3.2 The Derivative as a Function
This section introduces the derivative as a function - previously only considered the derivative at a particular point, a.
The Derivative of f(x)
f '(x) =
Note: The domain of f '(x) < The domain of f(x)
f '(x) is a new function
Finding derivatives visually
#2 Use the graph to estimate the value of each derivative. The sketch the graph of f' .
Trace or copy the graph of the given function f. (Assume that the axes have equal scales) Then use the Method of example 1 to sketch the graph of f ' below it.
Match the graph of each function in a-d, with the graph of its derivative in I-IV.
A function f is differentiable at a if f '(a) exists. It is differentiable on an open interval (a,b) [or (a,) or (-,a) or (-,)] if it is differentiable at every number in the interval.
Find the derivative of the function using the definition of derivative. State the domain of the function and the domain of its derivative.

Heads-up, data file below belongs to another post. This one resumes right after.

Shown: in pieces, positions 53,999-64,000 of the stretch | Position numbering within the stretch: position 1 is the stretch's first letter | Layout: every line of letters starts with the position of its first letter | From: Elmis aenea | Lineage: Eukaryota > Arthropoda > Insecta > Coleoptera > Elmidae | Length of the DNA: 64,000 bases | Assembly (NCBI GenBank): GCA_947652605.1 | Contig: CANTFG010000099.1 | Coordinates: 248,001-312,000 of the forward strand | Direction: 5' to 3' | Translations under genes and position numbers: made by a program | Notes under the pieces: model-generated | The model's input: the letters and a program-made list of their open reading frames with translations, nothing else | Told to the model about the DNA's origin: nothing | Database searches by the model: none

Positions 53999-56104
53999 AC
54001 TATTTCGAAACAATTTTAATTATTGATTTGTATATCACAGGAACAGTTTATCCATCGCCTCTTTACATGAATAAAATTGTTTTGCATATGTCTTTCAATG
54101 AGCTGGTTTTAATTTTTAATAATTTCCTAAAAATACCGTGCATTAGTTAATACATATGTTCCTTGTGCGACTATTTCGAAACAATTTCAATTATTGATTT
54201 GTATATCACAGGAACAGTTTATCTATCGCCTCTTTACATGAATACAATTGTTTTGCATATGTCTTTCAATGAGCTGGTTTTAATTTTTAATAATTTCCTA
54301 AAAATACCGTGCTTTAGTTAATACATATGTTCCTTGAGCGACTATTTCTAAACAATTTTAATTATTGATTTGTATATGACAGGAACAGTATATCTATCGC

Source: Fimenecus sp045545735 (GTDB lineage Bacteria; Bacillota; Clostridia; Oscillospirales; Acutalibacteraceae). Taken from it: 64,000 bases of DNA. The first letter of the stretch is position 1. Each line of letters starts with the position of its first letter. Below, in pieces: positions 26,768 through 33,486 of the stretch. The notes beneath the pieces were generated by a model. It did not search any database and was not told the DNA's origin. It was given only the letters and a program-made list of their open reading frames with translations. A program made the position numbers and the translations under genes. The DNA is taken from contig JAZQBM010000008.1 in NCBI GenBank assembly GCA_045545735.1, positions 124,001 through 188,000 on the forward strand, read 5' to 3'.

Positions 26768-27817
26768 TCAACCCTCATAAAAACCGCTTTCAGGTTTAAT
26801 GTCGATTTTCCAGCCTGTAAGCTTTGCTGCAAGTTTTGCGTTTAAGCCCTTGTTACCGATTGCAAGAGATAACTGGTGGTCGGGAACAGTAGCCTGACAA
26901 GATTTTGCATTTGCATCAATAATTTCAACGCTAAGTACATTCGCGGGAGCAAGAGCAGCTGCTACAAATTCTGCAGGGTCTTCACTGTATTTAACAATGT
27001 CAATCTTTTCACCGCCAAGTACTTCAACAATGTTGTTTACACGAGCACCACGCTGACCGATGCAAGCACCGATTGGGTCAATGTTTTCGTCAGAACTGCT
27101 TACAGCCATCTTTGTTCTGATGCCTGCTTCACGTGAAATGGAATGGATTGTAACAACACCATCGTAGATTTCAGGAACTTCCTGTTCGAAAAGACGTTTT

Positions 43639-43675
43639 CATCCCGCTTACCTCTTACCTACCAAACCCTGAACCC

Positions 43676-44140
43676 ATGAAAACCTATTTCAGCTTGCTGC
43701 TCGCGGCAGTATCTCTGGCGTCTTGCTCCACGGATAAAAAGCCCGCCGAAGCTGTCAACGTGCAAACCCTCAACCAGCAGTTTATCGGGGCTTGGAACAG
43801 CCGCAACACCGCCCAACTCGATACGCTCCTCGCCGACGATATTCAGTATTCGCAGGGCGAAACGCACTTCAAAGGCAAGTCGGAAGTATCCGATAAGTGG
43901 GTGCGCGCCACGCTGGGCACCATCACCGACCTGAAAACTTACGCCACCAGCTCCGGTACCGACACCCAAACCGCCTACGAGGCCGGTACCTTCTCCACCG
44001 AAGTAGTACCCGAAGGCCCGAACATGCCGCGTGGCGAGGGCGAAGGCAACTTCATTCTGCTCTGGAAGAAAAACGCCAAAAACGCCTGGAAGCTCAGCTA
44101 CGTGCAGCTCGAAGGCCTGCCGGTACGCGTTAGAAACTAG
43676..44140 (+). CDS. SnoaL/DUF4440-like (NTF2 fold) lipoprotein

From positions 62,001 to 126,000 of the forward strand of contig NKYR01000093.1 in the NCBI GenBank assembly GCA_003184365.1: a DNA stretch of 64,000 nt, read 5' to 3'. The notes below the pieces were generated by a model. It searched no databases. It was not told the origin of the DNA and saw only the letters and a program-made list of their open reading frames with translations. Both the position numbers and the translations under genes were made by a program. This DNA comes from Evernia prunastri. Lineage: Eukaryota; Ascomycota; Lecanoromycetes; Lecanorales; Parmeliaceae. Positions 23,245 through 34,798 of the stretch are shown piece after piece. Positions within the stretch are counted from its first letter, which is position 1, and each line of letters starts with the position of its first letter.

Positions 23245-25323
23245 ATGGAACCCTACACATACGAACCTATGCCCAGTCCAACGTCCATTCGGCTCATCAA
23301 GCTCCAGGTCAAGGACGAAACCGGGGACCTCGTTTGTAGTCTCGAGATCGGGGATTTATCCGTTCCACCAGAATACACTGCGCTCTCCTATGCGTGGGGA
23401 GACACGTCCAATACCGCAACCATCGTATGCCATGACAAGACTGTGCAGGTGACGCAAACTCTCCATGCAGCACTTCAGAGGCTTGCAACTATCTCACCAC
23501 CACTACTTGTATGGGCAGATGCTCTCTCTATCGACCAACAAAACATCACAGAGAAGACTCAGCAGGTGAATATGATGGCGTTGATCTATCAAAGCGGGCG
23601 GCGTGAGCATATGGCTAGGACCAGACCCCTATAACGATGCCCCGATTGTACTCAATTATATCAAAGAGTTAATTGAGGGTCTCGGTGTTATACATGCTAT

, find f '(x). Then look at both graphs.
If f is differentiable at a, then f is continuous at a.
***CONVERSE IS NOT NECESSARILY TRUE***
Just because a function is continuous at a does NOT mean that the function is differentiable at a!!
Classic example: f(x) = |x|
When is a function NOT differentiable (more graphs pg. 129)
When the limit does not exist
Sharp Corners Discontinuities Vertical Tangents
Make a careful sketch of the graph of the sine function and below it sketch the graph of its derivative in the same manner as earlier. Can you guess what the derivative of the sine function is from its graph?
Second Derivative - is the derivative of the first derivative
f '' is the rate of change in the "rate of change"
For s(t), a distance function, the 2nd derivative is acceleration
s(t); v(t)=s'(t); a(t) = v'(t) = s''(t)
For the function , we found the first derivative above.
Now find the second derivative.
The figure below shows the graphs of f, f ‘, and f ‘’. Identify each curve.
Assignment: 3.2 page 131; 1-9 odd, 17-27 odd, 33, 35, 39, 43